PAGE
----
A firm believer in seeking the silver linings in life’s experiences, Gina headed for Qualicum Beach. Her mother had recently moved to QB, and when Gina first set eyes on our lovely Town she was smitten. So, 18 years ago, Gina decided to make her home in Qualicum Beach. She brought Cielo with her too, a horse Paul had bred back in Pennsylvania. Gina calls Cielo her “divorce settlement.” Now 20 years old, Cielo is comfortably ensconced in a small private stable. At their last competition just before the pandemic, Gina and Cielo “were the “high point champions of the show.” Gina is grateful for Cielo’s presence in her life. “Horses are magnificent creatures. I know and have witnessed horses heal wounded souls, ease burdened hearts and help the weak become strong.”
Today, Gina divides her time between coaching at adult riding clinics and pony clubs for children, and fitness training. In June 2021, she published Equifitness, an exercise guide to becoming a better rider, co-written with Barbara R. Kopacek (available online or through QB’s Mulberry Bush Bookstore). Gina says the book is a good resource to help people understand the physiology and anatomy of the human body as it moves, not just the mechanics of how to perform each exercise routine. Gina also teaches fitness for women in their fifties through their eighties, where she focuses on posture, core stability, weights, back care and floor work in small group sessions.
But wait, how did Gina end up becoming a vocalist? Music and performance runs through her family like a river. “My mom had been a singer when she was younger. She sang in a high school band and cut a record when she was 17. So we’ve got the 78 [rpm] record of her singing. My dad played in a lot of big bands. So I was around a lot of music when I was a youngster. My sister, she’s an actress, was also in a singing trio based on the Andrews Sisters, and I’ve always loved that music. And that’s what I wanted to do.”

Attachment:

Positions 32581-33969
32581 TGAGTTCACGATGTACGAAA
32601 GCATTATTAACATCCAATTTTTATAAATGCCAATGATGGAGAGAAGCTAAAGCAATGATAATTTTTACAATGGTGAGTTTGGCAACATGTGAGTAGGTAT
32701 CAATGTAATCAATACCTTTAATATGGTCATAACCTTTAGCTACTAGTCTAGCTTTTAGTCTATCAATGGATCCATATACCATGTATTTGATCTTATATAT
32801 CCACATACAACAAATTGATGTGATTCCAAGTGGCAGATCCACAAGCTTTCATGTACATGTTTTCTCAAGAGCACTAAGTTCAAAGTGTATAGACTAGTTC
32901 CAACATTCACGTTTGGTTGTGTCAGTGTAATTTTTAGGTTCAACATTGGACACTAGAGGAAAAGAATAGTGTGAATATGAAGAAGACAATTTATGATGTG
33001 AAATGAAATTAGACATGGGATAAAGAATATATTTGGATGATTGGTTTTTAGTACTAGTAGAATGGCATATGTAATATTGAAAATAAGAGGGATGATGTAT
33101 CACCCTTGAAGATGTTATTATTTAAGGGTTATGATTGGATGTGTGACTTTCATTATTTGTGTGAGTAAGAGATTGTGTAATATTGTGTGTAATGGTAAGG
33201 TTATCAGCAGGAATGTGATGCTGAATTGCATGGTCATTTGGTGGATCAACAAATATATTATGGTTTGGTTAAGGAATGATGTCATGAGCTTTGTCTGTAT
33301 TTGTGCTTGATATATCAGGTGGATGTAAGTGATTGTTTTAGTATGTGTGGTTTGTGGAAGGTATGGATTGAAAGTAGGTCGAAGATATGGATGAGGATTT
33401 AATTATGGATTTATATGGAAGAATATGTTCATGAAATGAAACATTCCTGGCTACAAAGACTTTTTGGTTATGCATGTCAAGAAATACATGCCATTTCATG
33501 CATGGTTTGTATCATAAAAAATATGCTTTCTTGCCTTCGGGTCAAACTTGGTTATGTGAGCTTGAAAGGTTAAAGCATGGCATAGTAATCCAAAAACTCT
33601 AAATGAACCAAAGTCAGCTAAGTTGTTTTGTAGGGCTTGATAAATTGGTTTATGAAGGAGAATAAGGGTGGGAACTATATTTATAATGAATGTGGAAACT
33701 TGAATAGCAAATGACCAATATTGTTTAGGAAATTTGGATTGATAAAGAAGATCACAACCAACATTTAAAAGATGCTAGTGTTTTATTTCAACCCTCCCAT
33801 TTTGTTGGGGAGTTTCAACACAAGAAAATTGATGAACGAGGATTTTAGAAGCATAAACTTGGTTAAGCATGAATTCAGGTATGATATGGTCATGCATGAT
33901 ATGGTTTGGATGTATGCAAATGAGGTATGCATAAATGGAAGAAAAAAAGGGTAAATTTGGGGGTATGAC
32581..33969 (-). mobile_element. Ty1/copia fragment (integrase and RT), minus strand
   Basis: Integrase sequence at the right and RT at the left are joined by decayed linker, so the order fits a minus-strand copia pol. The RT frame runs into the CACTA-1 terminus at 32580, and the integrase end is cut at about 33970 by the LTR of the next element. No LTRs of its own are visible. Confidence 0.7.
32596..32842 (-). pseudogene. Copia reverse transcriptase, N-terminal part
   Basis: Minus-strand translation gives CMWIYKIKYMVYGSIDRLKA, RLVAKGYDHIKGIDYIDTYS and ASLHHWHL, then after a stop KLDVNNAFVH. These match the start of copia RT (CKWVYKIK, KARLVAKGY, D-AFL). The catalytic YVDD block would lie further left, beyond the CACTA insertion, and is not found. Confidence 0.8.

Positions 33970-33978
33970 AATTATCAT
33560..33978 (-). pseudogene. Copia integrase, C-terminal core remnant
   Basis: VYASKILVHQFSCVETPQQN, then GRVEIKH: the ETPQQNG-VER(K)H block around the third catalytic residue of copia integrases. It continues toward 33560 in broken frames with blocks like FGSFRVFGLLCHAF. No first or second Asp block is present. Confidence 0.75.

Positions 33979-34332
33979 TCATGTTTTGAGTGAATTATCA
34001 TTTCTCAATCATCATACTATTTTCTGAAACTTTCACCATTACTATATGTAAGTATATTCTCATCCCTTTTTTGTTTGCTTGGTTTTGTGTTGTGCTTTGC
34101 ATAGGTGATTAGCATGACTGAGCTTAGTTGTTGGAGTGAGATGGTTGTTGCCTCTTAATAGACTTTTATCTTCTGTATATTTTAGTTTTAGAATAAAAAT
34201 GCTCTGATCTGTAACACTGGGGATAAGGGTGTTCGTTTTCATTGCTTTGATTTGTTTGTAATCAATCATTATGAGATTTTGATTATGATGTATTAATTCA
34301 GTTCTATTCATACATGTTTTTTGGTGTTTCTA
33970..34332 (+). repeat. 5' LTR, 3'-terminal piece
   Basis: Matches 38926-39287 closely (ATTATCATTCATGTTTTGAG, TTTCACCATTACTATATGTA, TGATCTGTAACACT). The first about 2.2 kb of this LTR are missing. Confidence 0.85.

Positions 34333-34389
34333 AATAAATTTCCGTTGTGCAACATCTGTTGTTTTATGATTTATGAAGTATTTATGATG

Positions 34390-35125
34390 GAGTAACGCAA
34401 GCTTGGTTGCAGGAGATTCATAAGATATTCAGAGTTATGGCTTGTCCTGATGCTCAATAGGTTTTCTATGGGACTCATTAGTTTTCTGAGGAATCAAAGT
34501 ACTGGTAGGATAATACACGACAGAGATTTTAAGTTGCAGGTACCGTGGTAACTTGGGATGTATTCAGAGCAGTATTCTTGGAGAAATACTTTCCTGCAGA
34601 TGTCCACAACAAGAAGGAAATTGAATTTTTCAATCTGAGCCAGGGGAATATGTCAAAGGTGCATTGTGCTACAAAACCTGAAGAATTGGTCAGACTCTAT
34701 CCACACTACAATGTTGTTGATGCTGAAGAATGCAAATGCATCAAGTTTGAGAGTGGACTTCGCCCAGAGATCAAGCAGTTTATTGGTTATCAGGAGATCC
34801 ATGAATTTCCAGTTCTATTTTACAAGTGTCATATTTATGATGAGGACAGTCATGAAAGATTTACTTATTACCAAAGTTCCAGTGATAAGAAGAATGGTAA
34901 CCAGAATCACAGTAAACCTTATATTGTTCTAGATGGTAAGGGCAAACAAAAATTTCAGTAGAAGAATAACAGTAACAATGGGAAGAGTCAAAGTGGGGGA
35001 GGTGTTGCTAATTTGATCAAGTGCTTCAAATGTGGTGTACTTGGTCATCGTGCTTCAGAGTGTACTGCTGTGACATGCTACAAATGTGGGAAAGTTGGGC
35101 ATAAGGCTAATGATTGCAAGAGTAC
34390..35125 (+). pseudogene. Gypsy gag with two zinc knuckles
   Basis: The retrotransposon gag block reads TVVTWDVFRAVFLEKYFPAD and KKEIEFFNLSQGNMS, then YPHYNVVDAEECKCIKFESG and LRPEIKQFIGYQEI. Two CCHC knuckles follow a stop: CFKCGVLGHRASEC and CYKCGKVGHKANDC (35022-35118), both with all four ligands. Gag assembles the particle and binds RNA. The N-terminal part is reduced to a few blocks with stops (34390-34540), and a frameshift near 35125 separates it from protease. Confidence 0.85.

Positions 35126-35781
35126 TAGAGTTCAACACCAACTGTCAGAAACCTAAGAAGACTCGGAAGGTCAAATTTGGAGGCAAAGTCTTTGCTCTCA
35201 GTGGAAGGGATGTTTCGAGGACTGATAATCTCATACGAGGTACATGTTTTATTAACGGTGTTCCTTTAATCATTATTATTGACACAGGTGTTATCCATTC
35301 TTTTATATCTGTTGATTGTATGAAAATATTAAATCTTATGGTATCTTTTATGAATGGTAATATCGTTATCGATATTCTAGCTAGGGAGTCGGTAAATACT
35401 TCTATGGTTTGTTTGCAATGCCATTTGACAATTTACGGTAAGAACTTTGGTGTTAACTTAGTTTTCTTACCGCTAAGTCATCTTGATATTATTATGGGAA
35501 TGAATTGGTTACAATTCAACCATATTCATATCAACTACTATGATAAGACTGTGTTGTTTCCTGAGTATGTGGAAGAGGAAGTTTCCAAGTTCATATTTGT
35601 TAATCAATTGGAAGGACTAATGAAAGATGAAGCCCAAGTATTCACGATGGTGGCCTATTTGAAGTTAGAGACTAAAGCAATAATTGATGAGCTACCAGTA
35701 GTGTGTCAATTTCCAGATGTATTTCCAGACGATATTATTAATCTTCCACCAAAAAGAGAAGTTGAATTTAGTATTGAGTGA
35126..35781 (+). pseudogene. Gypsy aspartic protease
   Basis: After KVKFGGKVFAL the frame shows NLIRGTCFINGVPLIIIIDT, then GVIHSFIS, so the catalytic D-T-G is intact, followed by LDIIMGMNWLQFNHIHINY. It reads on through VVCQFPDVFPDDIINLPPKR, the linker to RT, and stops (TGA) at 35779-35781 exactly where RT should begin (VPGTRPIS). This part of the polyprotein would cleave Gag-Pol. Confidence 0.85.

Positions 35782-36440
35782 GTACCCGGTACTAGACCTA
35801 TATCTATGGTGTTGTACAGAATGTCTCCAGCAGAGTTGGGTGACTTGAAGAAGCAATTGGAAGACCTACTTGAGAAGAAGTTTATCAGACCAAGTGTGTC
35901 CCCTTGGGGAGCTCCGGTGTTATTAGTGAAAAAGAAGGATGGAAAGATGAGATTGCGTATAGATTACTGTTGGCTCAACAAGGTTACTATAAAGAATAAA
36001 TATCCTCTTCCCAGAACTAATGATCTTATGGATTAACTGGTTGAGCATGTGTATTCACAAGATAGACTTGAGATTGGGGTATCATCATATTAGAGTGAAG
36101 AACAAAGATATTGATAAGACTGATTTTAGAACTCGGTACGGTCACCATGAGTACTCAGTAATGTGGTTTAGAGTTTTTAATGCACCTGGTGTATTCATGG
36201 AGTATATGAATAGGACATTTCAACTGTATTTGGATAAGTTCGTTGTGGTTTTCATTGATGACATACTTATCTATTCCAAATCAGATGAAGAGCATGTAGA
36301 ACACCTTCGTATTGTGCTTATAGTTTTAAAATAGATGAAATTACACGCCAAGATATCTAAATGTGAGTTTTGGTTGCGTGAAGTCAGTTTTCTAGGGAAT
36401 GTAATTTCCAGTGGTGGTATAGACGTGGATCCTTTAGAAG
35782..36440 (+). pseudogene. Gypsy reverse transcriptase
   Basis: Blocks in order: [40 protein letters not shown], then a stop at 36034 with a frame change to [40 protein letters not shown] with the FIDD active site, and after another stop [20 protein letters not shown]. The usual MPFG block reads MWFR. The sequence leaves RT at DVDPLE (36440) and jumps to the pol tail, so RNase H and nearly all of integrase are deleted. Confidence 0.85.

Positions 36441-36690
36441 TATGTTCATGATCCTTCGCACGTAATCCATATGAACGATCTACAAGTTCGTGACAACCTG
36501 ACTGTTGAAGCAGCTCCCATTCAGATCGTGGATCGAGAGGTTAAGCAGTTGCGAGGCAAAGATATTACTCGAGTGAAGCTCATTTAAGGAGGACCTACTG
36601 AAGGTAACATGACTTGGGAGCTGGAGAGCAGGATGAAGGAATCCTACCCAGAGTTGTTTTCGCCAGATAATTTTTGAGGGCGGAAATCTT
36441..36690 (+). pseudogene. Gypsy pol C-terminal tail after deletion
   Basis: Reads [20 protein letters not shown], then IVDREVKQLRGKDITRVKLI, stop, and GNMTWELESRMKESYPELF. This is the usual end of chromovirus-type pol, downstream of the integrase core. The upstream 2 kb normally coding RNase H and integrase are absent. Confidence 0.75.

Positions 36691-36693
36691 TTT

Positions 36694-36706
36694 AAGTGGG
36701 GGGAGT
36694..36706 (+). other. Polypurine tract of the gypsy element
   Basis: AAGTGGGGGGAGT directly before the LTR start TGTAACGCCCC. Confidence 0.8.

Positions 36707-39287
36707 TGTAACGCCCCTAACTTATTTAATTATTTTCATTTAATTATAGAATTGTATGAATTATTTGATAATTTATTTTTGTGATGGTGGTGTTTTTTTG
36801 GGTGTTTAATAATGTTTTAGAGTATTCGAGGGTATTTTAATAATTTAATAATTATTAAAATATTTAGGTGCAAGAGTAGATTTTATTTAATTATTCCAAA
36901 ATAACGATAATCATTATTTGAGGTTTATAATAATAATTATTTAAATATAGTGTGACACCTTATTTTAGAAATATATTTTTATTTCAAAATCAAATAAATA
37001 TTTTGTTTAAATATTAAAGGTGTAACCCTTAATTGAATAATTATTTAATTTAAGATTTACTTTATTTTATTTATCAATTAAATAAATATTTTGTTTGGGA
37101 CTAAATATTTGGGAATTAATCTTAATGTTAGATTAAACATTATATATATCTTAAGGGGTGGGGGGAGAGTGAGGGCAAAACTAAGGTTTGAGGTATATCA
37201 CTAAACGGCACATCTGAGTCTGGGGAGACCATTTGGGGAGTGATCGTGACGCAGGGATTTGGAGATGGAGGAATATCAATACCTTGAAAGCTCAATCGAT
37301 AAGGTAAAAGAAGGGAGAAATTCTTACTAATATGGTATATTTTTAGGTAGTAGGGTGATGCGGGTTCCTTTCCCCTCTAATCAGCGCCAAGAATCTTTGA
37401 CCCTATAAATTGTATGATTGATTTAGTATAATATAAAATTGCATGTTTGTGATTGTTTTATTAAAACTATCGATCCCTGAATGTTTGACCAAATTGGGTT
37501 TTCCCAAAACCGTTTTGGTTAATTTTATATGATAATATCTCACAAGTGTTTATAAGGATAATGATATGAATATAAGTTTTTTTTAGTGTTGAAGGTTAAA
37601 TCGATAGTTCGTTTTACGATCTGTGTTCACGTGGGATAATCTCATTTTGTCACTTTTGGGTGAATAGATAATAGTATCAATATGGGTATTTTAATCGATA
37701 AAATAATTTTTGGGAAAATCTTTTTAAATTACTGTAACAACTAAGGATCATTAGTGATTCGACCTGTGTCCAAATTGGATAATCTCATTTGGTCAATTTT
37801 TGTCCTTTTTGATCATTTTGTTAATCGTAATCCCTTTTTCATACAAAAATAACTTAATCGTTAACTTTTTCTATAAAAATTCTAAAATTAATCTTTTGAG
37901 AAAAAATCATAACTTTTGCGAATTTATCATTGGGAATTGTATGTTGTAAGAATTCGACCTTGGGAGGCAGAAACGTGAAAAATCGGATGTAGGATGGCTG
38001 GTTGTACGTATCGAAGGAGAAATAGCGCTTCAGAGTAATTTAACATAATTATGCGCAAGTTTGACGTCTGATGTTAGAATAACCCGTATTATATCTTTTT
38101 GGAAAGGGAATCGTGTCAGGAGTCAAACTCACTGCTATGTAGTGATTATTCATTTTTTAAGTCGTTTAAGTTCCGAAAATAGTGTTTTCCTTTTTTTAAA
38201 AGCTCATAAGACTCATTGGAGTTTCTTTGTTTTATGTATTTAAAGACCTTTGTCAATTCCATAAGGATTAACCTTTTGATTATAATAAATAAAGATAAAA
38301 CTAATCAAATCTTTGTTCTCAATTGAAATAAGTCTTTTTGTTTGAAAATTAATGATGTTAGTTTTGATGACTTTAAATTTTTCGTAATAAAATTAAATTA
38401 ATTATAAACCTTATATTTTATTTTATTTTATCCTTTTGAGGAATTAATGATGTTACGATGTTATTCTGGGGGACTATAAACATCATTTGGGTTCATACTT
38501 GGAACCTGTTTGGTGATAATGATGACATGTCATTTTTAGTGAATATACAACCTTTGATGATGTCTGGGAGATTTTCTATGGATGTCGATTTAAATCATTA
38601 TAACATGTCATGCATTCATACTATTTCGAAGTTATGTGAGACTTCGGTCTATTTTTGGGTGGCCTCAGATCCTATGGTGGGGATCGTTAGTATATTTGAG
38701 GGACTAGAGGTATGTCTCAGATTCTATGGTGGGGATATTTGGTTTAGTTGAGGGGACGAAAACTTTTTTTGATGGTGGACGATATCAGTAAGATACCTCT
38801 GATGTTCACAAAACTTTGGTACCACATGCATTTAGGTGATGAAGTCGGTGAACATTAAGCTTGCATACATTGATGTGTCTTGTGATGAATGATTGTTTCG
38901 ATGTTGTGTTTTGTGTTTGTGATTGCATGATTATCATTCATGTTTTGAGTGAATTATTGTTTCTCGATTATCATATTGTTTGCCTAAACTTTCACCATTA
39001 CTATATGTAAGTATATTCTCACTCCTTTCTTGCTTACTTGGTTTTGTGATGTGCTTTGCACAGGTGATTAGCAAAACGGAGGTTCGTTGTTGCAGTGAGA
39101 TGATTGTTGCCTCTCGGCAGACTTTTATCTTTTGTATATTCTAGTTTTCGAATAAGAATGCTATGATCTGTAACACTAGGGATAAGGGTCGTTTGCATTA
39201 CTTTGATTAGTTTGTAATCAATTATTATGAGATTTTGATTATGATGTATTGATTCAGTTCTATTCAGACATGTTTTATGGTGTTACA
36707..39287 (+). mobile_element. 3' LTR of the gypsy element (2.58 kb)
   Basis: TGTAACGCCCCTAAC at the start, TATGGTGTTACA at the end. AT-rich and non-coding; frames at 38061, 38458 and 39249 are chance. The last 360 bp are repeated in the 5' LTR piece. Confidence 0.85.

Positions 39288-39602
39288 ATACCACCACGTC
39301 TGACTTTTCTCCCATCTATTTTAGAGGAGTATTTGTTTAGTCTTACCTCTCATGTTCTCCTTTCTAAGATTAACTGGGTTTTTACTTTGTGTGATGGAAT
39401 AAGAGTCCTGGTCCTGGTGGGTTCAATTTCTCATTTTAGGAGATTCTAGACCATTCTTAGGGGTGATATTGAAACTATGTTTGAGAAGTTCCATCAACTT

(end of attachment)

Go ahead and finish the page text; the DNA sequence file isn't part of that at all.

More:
Gina hit a snag there too. Flashback to Gina’s life as a young student at SFU’s theatre school after she had quit the riding life, and while working as a fitness trainer. “One day I was working with my teachers, and they said there’s something wrong with your voice. They told me, ‘You need to go to UBC [Hospital] today and see this ENT [ear, nose & throat specialist] and get it checked.” Gina was told that “because I was teaching fitness without a microphone, I had developed nodes on my vocal cords.” The specialist told Gina, “the best thing you can do is start taking singing lessons, and probably operatic singing lessons would be the best.”
Gina laughs, “So, here I was, singing opera. [That’s] about as far away as you can get from the Andrews Sisters.” But Gina still felt it might lead to something (that silver lining?). It was déjà vu all over again (to quote Yogi Berra). Gina recalls her singing coach was a “stern” man who “screamed at me if I moved while I sang.” One day he invited her to perform at a recital, her first public performance. She froze and struggled to finish the piece. When she took her seat, one of the other students remarked, “ ‘Oh well, sometimes we sound like squealing pigs.’ After that I quit — literally quit — singing.”
The silver lining appeared decades later, after Gina moved to Qualicum Beach. “I went to a concert by the Island Soul Choir. The choir director, Brian Tate, encouraged the audience to sing out [the word] hallelujah during one number, so I did, even though my mom was shushing me!” Gina says laughing. “After the song, he told the audience, ‘if you sang along, then you have just mastered your first audition and you can sign up for the Island Soul choir.’ So I thought, darn it, I’m going to do that, and I’m going to audition for a solo.” Gina joined the 140 member choir and then proceeded to up her game. “I took lessons from [QB singing coach] Rosemary Lindsay and she was great, did a few singing camps, gradually got to do one song on stage, and then started doing some open mics with friends, and so on.”
And the band, Topaz Jazz, how did that arise? When Gina’s mom turned 90 (she’s 92 now), Gina wanted to perform some songs for her. She had recently met guitarist Jerry Schneider at one of the open mics she attended and they had played together a couple of times at Ground Zero in Parksville. “I asked Jerry if he would be interested in accompanying me, then got my neighbour who plays base. The night before [the big birthday party] Al Clark got in touch with me and said, ‘I’d really like to play with the band. I’m going play the drums if you’re up for it.’ He went out and bought a set of drums the next day! And there we were, a band.”
At the party, Gina says, “Mom got up and sang Blue Skies, which she had recorded in her earlier days. She loves the fact that I’m singing now.”
Gina will be on stage again on Thursday, November 11th accompanying Victoria jazz singer Edie Daponte for a Remembrance Day concert, 2-4 pm at Knox United Church in Parksville.